57% of candidates were dissatisfied in how they were rejected, pointing back to the black hole of silence.” TWEET THIS
Every applicant knows the precise moment she became your candidate. Just ask her.
She may have pressed submit on your career website. She might have walked in off the street. She may have sent in a resume to your HR department. Whenever an individual raises her hand for consideration, she forms a bond with your company. In her mind, the moment she chose to declare an interest in your open requisition, no matter which of these avenues she chose, is the moment she became a candidate.
Candidates have an emotional, but reasonable, set of expectations of how they will be treated by talent advisors. Do you know what your candidates’ expectations are — or do you just think you know? The more pertinent question may be, can you put a number to it?
The Data Behind the Candidate Experience
I am a board member of a nonprofit group of volunteers called the TalentBoard, which oversees a program called The Candidate Experience Awards. We regularly collect data on over 122 companies that hire talented people.
Recently, we polled applicants and candidates about how they thought they were treated during the hiring process — and the results were interesting.
First, here was our sample size of job seekers:
- 95,000 applicants and candidates answered as many as 60 detailed questions about their experience with recruiting teams and talent advisors.
- 50 percent were female.
- 33 percent were professionals.
- 10 percent were executives.
- 33 percent were millennials.
- 33 percent had been looking for 16 weeks or more.
The majority of the companies that participated in benchmarking the candidate experience thought they were doing a good job of it. About half of them (62 percent) got that right. More than half the candidates (53 percent) thought they had a positive relationship with the firm even before they applied. They admired the company or bought their products or had friends and family who worked there. From a company perspective, “They were ours to lose.”
What happens when people don’t get hired? Well, there are about 2.1 unemployed citizens for every job opening in America. Most people who apply for a job don’t get that job; however, they can still have a positive experience with a company’s brand.
Unfortunately, when a candidate’s experience turned bad, it turns really bad.
- 29 percent of all respondents were dissatisfied with the research companies provided on their websites.
- 25 percent were dissatisfied with the application itself.
- 15 percent took less than 15 minutes to complete an online or paper application.
- Nearly 10 percent of applicants took more than 60 minutes to complete an application.
We also found that 57 percent of candidates were dissatisfied in how they were rejected, with anecdotal stories pointing to the black hole of silence that so many job seekers know and fear. This may be the easiest opportunity for talent advisors to fix.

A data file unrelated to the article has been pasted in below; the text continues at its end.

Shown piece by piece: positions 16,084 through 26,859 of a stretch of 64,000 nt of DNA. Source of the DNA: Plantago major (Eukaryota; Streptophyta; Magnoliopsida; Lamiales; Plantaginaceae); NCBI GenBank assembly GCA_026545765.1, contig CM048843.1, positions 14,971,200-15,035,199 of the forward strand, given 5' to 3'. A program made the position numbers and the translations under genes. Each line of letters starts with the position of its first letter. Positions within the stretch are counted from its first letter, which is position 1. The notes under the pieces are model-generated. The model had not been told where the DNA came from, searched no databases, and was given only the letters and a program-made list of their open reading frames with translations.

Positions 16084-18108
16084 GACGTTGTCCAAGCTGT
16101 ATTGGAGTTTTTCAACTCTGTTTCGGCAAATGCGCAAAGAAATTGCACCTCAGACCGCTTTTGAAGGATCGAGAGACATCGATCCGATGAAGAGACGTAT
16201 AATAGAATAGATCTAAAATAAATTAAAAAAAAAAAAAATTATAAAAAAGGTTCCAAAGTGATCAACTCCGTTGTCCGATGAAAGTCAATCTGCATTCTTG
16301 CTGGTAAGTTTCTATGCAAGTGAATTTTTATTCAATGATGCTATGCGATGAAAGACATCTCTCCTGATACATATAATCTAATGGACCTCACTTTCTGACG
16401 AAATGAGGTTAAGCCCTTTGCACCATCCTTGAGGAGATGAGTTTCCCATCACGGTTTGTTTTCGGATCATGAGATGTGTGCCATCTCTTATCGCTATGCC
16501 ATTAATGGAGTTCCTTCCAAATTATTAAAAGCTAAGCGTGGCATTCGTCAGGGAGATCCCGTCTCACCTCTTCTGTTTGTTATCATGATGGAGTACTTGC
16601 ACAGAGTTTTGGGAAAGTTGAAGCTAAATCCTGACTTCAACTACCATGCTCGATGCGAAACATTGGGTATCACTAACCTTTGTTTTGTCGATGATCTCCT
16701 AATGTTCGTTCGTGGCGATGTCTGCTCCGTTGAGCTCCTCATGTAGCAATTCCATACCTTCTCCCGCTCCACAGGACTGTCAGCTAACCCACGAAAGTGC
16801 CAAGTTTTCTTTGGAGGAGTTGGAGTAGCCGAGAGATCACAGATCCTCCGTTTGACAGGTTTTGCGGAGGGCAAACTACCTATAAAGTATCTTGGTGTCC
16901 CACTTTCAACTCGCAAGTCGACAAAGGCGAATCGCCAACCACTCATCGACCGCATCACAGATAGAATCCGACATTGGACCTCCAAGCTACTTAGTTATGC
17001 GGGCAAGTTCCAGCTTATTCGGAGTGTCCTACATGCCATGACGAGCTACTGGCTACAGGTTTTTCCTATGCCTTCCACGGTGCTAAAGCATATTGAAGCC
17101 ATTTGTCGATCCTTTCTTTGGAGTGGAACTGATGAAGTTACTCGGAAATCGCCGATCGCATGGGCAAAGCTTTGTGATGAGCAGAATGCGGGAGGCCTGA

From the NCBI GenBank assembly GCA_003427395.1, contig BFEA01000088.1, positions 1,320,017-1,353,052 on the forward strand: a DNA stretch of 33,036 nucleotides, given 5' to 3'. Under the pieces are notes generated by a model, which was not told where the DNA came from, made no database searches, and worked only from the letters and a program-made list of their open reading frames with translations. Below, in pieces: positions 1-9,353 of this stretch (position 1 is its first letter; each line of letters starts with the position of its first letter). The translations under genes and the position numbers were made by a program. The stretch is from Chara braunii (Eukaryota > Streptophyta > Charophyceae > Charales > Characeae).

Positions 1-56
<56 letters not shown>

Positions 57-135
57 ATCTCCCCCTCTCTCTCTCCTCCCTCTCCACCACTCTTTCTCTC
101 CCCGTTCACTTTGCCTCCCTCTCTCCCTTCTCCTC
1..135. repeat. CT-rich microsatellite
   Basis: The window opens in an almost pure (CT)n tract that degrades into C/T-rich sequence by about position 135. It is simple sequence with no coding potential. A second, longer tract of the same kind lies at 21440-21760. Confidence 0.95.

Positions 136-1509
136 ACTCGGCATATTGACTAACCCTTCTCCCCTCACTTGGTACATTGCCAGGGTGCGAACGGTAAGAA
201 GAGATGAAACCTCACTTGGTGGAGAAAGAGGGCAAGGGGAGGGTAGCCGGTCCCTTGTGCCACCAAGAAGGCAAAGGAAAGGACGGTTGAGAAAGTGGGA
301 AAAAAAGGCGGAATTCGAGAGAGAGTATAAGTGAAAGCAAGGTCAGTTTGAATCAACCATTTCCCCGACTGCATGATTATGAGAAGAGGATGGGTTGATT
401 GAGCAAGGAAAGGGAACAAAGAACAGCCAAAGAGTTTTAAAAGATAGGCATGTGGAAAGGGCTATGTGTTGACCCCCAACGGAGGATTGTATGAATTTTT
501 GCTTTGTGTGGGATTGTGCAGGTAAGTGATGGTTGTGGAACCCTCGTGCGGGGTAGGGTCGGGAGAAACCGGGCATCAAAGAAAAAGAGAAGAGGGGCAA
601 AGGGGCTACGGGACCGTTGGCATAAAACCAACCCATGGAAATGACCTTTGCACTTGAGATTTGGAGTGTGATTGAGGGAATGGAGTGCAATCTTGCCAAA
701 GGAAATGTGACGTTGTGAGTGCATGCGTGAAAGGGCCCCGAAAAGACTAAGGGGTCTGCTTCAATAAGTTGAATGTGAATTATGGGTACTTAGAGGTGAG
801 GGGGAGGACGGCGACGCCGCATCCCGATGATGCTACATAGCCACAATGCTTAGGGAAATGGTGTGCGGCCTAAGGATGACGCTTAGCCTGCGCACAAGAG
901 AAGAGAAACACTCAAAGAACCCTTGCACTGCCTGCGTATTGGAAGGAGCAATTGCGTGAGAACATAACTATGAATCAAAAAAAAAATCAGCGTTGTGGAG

What Have We Learned?
Data comes at us like a firehouse, drenching talent advisors with both important and trivial information. How do we know what practices are merely annoying? Which ones have a real impact?
Asking “what have we missed?” is one way to influence the candidate’s perception of fairness. When applicants and candidates share their skills, knowledge and experience on an application or in a phone screen — even when they are not hired at all — they are largely satisfied.
Employers with great candidate experience stories also listen more, measure their results and tie those results to recruiter performance.
Ask your applicants:
Would you refer others to our company given your current experience?”
Being a “candidate” has a legal definition and an emotional definition, but in the applicant’s eye, none of this matters. Although she might not even be qualified or may never even considered for a job, she expects to be treated fairly. This candidate holds expectations about how likely it would be to hear from you, and how you respond may change or strengthen her attitude about your company.
If you don’t respond, it can negatively impact a candidate’s perception about your organization. This can affect your recruiting goals, your employer brand — even your products and services.
I believe tuning into the candidate’s experience makes a tremendous amount of sense for talent advisors. However, the choice to listen to the market and adjust your recruiting process or to diminish your brand, and lose candidates to your competitors, is yours.
Learn more about the role of the talent advisor in elevating the candidate experience withCareerBuilder’s new e-book on how to use HR technology to humanize your process. And don’t forget to check out “10 Tips to Create an A+ Candidate Experience and Improve ROI.”